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Kansas lawmakers have been trying to apply some of that fiscal discipline, too. The economy has been growing and the unemployment rate is down, but the projected budget deficit in Kansas is still more than $250 million for the coming fiscal year. And more deficits are projected after that.
Kansas Public Radio's Stephen Koranda reports on what the state is looking to do about that problem in the future and what they've already done.
(SOUNDBITE OF CHILDREN)
STEPHEN KORANDA, BYLINE: Here at Meadows Elementary School in Topeka, Kansas, around 40 first graders are in PE. They're bowling today. The kids line up the pins and knock them down with a rubber bowling ball.
(SOUNDBITE OF BOWLING PINS)
UNIDENTIFIED WOMAN: Alright, there you go. You can get back on.
KORANDA: At some schools across Kansas, PE has been cut back. At this school they've had to eliminate staff and reduce art and music classes. Meadows' principal, Nicole Dial, says she was sad to see the music program trimmed back, because many families can't supplement it.
NICOLE DIAL: Especially a low-income family that maybe can't pay for private lessons. Our kiddos that are in a lower-income family aren't going to get that opportunity unless it happens at school.
KORANDA: In recent years, lawmakers here cut hundreds of millions of dollars from the base funding per pupil that schools receive. In Topeka, that means eliminating about 100 teachers. School board member Nancy Kirk says they've tried to keep classes small, so they've had to cut specialized help for students in areas like math and reading.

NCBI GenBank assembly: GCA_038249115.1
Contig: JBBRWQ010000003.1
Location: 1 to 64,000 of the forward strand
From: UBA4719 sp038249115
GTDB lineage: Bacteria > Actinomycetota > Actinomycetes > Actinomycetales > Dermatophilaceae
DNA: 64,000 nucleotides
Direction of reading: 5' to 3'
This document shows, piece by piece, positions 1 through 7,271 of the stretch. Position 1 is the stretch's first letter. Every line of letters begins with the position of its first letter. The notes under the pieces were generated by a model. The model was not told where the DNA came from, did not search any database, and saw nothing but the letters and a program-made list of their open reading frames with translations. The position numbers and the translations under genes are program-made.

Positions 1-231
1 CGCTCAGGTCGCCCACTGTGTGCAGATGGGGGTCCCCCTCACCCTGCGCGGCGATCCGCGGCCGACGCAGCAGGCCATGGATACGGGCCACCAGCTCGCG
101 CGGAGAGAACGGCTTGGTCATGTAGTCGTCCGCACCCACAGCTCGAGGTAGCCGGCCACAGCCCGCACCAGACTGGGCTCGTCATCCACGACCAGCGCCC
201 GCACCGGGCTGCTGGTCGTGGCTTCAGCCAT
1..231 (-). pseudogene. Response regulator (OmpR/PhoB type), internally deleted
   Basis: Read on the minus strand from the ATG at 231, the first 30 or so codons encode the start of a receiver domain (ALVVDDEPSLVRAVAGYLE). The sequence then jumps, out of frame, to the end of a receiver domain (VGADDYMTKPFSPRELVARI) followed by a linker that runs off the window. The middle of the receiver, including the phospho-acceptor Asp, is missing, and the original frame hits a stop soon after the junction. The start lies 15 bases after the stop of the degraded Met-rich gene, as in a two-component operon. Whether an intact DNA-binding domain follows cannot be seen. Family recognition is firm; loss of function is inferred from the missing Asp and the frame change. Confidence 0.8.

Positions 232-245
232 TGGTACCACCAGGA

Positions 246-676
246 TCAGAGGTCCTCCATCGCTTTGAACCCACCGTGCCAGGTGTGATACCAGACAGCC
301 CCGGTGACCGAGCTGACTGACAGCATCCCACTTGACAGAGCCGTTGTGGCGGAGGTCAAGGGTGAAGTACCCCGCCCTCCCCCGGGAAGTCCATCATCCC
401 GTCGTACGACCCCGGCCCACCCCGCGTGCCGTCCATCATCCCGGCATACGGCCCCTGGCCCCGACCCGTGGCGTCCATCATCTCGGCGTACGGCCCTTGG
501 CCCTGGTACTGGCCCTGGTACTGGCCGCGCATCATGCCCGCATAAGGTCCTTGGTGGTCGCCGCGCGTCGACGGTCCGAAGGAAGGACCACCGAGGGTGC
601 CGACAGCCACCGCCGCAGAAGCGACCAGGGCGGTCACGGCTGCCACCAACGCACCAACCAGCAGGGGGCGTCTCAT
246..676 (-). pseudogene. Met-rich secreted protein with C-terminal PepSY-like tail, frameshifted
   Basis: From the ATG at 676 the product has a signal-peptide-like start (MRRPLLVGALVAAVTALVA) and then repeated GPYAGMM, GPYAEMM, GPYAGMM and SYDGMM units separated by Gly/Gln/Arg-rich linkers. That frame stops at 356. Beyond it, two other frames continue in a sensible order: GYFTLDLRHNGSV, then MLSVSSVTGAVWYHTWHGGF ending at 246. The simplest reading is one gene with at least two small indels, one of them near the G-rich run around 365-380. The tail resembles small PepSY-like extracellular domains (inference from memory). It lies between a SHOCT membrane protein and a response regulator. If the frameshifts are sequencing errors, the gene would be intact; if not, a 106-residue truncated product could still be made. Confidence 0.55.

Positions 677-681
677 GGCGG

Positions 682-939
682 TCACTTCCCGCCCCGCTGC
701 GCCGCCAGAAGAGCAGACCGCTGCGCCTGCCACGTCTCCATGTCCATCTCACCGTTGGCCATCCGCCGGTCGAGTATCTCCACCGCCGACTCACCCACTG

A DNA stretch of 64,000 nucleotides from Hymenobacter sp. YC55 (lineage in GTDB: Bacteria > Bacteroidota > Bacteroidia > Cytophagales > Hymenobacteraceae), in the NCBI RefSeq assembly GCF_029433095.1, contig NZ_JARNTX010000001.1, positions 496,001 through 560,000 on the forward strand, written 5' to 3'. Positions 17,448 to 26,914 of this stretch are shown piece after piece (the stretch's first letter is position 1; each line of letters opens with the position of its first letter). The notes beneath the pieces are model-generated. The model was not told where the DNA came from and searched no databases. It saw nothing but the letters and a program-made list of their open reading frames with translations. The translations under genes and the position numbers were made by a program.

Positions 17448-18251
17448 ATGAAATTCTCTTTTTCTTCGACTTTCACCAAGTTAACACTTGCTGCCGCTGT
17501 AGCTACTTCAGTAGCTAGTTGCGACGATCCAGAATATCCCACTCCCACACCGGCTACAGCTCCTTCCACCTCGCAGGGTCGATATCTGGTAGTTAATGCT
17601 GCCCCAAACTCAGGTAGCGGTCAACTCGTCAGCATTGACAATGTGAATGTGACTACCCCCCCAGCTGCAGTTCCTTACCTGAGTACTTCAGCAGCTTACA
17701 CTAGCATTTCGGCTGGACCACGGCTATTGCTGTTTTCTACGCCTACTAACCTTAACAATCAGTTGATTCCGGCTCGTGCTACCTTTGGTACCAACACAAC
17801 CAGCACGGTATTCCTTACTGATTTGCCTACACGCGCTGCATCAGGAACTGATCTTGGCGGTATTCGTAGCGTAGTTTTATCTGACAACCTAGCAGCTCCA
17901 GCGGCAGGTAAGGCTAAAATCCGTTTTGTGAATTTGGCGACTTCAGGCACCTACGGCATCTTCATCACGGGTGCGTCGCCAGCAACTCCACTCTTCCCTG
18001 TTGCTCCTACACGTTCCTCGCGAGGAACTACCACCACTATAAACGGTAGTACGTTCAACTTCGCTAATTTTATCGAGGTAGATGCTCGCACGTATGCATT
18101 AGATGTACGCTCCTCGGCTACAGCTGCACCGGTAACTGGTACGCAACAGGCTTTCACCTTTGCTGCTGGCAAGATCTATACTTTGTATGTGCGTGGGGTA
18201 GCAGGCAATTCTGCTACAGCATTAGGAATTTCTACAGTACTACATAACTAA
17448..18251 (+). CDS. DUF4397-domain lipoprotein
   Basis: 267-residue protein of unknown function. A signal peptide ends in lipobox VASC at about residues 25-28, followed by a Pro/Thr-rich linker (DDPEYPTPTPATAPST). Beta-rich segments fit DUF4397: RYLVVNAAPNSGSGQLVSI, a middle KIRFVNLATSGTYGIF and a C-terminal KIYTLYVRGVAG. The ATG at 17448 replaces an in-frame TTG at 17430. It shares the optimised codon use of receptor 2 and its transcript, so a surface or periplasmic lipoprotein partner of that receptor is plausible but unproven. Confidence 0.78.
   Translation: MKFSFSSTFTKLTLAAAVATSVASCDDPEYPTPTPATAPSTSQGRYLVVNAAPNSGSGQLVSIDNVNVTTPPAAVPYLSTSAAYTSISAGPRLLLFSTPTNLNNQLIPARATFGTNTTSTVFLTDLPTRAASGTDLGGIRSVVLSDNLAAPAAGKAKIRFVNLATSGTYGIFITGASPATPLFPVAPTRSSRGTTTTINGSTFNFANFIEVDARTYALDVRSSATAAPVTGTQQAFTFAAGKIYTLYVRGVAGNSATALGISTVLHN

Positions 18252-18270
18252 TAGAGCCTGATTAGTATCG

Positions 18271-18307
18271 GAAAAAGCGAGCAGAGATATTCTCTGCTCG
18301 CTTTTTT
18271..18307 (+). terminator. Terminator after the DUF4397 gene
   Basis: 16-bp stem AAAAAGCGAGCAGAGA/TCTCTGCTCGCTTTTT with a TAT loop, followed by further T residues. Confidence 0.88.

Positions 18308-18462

NANCY KIRK: We are hurting kids because our resources to provide extra kinds of supports, children who come to us with significant challenges, whether it's poverty, whether it's English language, all these extra supports, and we don't have the dollars to do that anymore.
KORANDA: The state has also slashed agency budgets, cut back services, and laid off workers. When Kansas legislators passed a large personal and business income tax cut last year, the deficit projections ballooned. This week, Republican Governor Sam Brownback laid out plans for dealing with the deficit. And he made an announcement some consider counterintuitive: Proposing some tax increases but also a large income tax cut.
GOVERNOR SAM BROWNBACK: Tonight, we're here to take another step on our path to no state income taxes. This will create jobs and opportunities in our state.
KORANDA: The hope is the tax cuts will spur economic growth. Governor Brownback says there will likely be a downturn in tax collections first before the economy grows, but the state can manage it.
BROWNBACK: This glide path to zero will not cut funding to schools, higher education or essential safety net programs.
KORANDA: But the crux of the argument is this: Will the tax cuts spur enough economic growth in the coming years to offset the loss of revenue? If they don't, that will likely mean more and deeper cuts to things like education and mental health services.
Kansas House minority leader Paul Davis calls the tax cutting a huge gamble. He doesn't believe cutting taxes will stimulate enough economic growth to prevent cuts to state services.
STATE REPRESENTATIVE PAUL DAVIS: When you tell people that that will require us to make huge cuts to education, huge cuts to mental health programs, I don't think that people are going to be very receptive to that at all.
KORANDA: Brownback's tax plans may be controversial, but they're likely to receive a warm welcome in the legislature, with conservative Republicans now in control of both chambers.
For NPR news, I'm Stephen Koranda in Topeka, Kansas. Transcript provided by NPR, Copyright NPR.